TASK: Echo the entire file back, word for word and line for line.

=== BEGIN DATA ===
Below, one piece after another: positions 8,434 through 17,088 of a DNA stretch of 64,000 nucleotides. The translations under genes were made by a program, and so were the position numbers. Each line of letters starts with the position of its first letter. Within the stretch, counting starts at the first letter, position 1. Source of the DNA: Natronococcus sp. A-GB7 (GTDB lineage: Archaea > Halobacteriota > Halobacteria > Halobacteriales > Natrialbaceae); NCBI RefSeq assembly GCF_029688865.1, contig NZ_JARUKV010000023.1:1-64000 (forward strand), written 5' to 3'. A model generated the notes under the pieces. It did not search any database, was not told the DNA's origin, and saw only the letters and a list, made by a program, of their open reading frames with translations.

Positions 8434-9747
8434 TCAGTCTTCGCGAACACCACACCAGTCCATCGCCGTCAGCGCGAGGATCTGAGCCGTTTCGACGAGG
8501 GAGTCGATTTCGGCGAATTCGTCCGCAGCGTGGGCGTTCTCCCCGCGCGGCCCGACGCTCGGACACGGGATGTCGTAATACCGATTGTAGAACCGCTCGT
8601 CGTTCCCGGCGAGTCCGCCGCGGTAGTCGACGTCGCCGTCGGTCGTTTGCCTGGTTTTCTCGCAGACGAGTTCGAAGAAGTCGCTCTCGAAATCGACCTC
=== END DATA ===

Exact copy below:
Below, one piece after another: positions 8,434 through 17,088 of a DNA stretch of 64,000 nucleotides. The translations under genes were made by a program, and so were the position numbers. Each line of letters starts with the position of its first letter. Within the stretch, counting starts at the first letter, position 1. Source of the DNA: Natronococcus sp. A-GB7 (GTDB lineage: Archaea > Halobacteriota > Halobacteria > Halobacteriales > Natrialbaceae); NCBI RefSeq assembly GCF_029688865.1, contig NZ_JARUKV010000023.1:1-64000 (forward strand), written 5' to 3'. A model generated the notes under the pieces. It did not search any database, was not told the DNA's origin, and saw only the letters and a list, made by a program, of their open reading frames with translations.

Positions 8434-9747
8434 TCAGTCTTCGCGAACACCACACCAGTCCATCGCCGTCAGCGCGAGGATCTGAGCCGTTTCGACGAGG
8501 GAGTCGATTTCGGCGAATTCGTCCGCAGCGTGGGCGTTCTCCCCGCGCGGCCCGACGCTCGGACACGGGATGTCGTAATACCGATTGTAGAACCGCTCGT
8601 CGTTCCCGGCGAGTCCGCCGCGGTAGTCGACGTCGCCGTCGGTCGTTTGCCTGGTTTTCTCGCAGACGAGTTCGAAGAAGTCGCTCTCGAAATCGACCTC